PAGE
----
Yet Another Book Haul

IMG_0812I’ve skipped a couple of Sunday Salons and am behind on reviews and other stuff so I thought I’d ease myself back into the blogosphere by confessing what I have bought bookwise since my last post. I deliberately didn’t ask for books for my birthday but did that stop me from buying them for myself? Of course not.

So here goes

Speculative fiction

The Last by Hanna Jameson – Historian Jon Keller is on a trip to Switzerland when the world ends. As the lights go out on civilisation, he wishes he had a way of knowing whether his wife, Nadia, and their two daughters are still alive. More than anything, Jon wishes he hadn’t ignored Nadia’s last message. Twenty people remain in Jon’s hotel. Far from the nearest city and walled in by towering trees, they wait, they survive. Then one day, the body of a young girl is found. It’s clear she has been murdered. Which means that someone in the hotel is a killer.  This was a pre-order.

The Line Between by Tosca Lee – An extinct disease re-emerges from the melting Alaskan permafrost to cause madness in its victims. For recent apocalyptic cult escapee Wynter Roth, it’s the end she’d always been told was coming. This was a pre-order.

Rosewater by Tade Thompson – I can’t believe it has taken me so long to get a copy of this highly-regarded novel, but here we are. If you’re not aware, this won Africa’s first award for speculative fiction. Rosewater is a town on the edge. A community formed around the edges of a mysterious alien biodome, its residents comprise the hopeful, the hungry and the helpless – people eager for a glimpse inside the dome or a taste of its rumoured healing powers.

Crime & Thrillers

The Great Mistake by Mary Roberts Rinehart – Illness, jealousy, and murder poison the atmosphere in an ultrawealthy community. MRR is one of my favourite old-school American crime writers so new editions of her works are always welcome chez Bride.

The Charlie Parker Collection 1-4 by John Connolly – I’ve read some of Connolly’s other work and some Parker short stories but it feels like its time to work my way through the novels.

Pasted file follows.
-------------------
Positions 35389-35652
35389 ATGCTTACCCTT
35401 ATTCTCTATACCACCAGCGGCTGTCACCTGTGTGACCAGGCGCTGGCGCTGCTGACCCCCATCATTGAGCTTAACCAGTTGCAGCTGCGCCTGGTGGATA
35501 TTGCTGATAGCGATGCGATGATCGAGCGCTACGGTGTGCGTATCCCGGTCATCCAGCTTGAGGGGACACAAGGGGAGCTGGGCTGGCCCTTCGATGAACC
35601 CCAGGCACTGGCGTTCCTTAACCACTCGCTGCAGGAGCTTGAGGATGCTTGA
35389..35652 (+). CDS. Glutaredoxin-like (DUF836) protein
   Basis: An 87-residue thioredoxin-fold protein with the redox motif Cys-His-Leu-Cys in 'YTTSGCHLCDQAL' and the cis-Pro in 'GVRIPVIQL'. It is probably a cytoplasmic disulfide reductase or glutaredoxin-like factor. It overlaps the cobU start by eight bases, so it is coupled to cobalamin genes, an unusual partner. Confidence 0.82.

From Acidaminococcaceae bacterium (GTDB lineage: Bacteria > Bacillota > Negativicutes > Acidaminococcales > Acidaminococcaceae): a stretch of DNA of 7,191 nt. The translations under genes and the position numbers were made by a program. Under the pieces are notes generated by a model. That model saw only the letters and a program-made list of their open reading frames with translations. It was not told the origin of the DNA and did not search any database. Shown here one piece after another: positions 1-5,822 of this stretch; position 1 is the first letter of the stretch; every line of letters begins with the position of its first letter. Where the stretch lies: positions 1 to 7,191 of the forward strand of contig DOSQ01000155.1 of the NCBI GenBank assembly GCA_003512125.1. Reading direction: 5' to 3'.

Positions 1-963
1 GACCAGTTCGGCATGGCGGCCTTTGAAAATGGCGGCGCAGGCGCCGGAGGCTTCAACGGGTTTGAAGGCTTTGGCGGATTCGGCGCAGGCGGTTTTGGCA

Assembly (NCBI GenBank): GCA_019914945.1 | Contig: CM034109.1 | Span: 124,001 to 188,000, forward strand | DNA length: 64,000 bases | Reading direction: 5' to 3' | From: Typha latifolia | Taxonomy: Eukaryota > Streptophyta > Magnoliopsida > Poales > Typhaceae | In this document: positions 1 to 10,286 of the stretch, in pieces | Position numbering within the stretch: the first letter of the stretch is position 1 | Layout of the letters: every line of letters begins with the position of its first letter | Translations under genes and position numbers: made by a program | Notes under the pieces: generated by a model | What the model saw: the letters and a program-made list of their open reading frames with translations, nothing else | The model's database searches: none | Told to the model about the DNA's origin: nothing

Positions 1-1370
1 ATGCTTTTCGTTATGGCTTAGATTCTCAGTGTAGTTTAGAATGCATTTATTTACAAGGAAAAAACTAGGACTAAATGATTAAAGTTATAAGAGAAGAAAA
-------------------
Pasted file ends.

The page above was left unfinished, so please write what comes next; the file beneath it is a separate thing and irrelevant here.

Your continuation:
Smallbone Deceased by Micheal Gilbert – Horniman, Birley and Craine is a highly respected legal firm with clients drawn from the highest in the land. When a deed box in the office is opened to reveal a corpse, the threat of scandal promises to wreak havoc on the firm’s reputation – especially as the murder looks like an inside job. The partners and staff of the firm keep a watchful and suspicious eye on their colleagues, as Inspector Hazlerigg sets out to solve the mystery of who Mr Smallbone was – and why he had to die. Another lovely British Library re-issue.

Ways to Disappear by Idra Novey – In a crumbling park in the crumbling back end of Copacabana, a woman stopped under an almond tree with a suitcase and a cigar. That was the last time anyone saw the famous Brazilian novelist Beatriz Yagoda. Upon hearing the news of her disappearance, her American translator Emma flies immediately to Brazil. There, in the sticky, sugary heat of Rio, Emma and Beatriz’s two grown children conspire to solve the author’s curious disappearance.

Horror

Help the Witch by Tom Cox – Inspired by our native landscapes, saturated by the shadows beneath trees and behind doors, listening to the run of water and half-heard voices, Tom Cox’s first collection of short stories is a series of evocative and unsettling trips into worlds previously visited by the likes of M. R. James and E. F. Benson. In other words, creepy stories!

Sleeping with the Lights On by Darryl Jones – Four o’clock in the morning, and the lights are on and still there’s no way we’re going to sleep, not after the film we just saw. The book we just read. Fear is one of the most primal human emotions, and one of the hardest to reason with and dispel. So why do we scare ourselves? 

I seem to have a lot of pre-orders for download in February but I’ll try to cover those in Salon posts o that it doesn’t look quite so bad 😀

 

 

 

 

Mid-January Book Haul

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As mentioned in my Sunday Salon post, I have already bought enough books by the middle of January to justify their own post, so here we are. Try not to be tempted too much – I clearly failed!

These aren’t in any particular order of purchase or preference, I’m just adding them as they come.

The Histories

Hitler & the Hapsburgs by James Longo – I didn’t know that Hitler, because he loathed the Hapsburg dynasty so much,  pursued the children of Archduke Franz Ferdinand (yes that Archduke Franz Ferdinand) throughout his time in power. I am fascinated by all things Hapsburg and this has been well-received

The Royal Art of Poison by Eleanor Herman – subtitled “Fatal Cosmetics, Deadly Medicines and Murder Most Foul”; I love all of these 😀